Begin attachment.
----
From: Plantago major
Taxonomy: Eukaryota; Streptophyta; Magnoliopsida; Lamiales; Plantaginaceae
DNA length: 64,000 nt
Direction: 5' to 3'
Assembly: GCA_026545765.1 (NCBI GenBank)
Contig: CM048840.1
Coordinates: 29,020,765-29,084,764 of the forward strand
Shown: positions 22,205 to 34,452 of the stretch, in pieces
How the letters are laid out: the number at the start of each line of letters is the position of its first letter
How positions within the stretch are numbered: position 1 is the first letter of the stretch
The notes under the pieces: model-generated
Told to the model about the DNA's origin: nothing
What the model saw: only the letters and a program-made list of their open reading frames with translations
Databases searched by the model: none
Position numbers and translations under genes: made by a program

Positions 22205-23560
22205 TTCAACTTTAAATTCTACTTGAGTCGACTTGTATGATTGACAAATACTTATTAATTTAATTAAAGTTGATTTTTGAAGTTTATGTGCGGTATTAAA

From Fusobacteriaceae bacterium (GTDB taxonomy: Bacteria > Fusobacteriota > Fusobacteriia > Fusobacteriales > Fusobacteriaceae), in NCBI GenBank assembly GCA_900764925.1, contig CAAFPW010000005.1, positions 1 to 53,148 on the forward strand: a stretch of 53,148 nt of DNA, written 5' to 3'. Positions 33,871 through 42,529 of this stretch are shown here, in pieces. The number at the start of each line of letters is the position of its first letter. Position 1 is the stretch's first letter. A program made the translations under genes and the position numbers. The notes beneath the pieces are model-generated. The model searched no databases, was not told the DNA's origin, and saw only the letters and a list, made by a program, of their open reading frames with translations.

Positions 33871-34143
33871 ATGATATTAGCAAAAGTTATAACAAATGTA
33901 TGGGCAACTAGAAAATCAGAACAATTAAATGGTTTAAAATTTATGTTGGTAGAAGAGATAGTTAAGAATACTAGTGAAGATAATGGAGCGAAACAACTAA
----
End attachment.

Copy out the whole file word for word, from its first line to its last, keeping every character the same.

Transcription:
From: Plantago major
Taxonomy: Eukaryota; Streptophyta; Magnoliopsida; Lamiales; Plantaginaceae
DNA length: 64,000 nt
Direction: 5' to 3'
Assembly: GCA_026545765.1 (NCBI GenBank)
Contig: CM048840.1
Coordinates: 29,020,765-29,084,764 of the forward strand
Shown: positions 22,205 to 34,452 of the stretch, in pieces
How the letters are laid out: the number at the start of each line of letters is the position of its first letter
How positions within the stretch are numbered: position 1 is the first letter of the stretch
The notes under the pieces: model-generated
Told to the model about the DNA's origin: nothing
What the model saw: only the letters and a program-made list of their open reading frames with translations
Databases searched by the model: none
Position numbers and translations under genes: made by a program

Positions 22205-23560
22205 TTCAACTTTAAATTCTACTTGAGTCGACTTGTATGATTGACAAATACTTATTAATTTAATTAAAGTTGATTTTTGAAGTTTATGTGCGGTATTAAA

From Fusobacteriaceae bacterium (GTDB taxonomy: Bacteria > Fusobacteriota > Fusobacteriia > Fusobacteriales > Fusobacteriaceae), in NCBI GenBank assembly GCA_900764925.1, contig CAAFPW010000005.1, positions 1 to 53,148 on the forward strand: a stretch of 53,148 nt of DNA, written 5' to 3'. Positions 33,871 through 42,529 of this stretch are shown here, in pieces. The number at the start of each line of letters is the position of its first letter. Position 1 is the stretch's first letter. A program made the translations under genes and the position numbers. The notes beneath the pieces are model-generated. The model searched no databases, was not told the DNA's origin, and saw only the letters and a list, made by a program, of their open reading frames with translations.

Positions 33871-34143
33871 ATGATATTAGCAAAAGTTATAACAAATGTA
33901 TGGGCAACTAGAAAATCAGAACAATTAAATGGTTTAAAATTTATGTTGGTAGAAGAGATAGTTAAGAATACTAGTGAAGATAATGGAGCGAAACAACTAA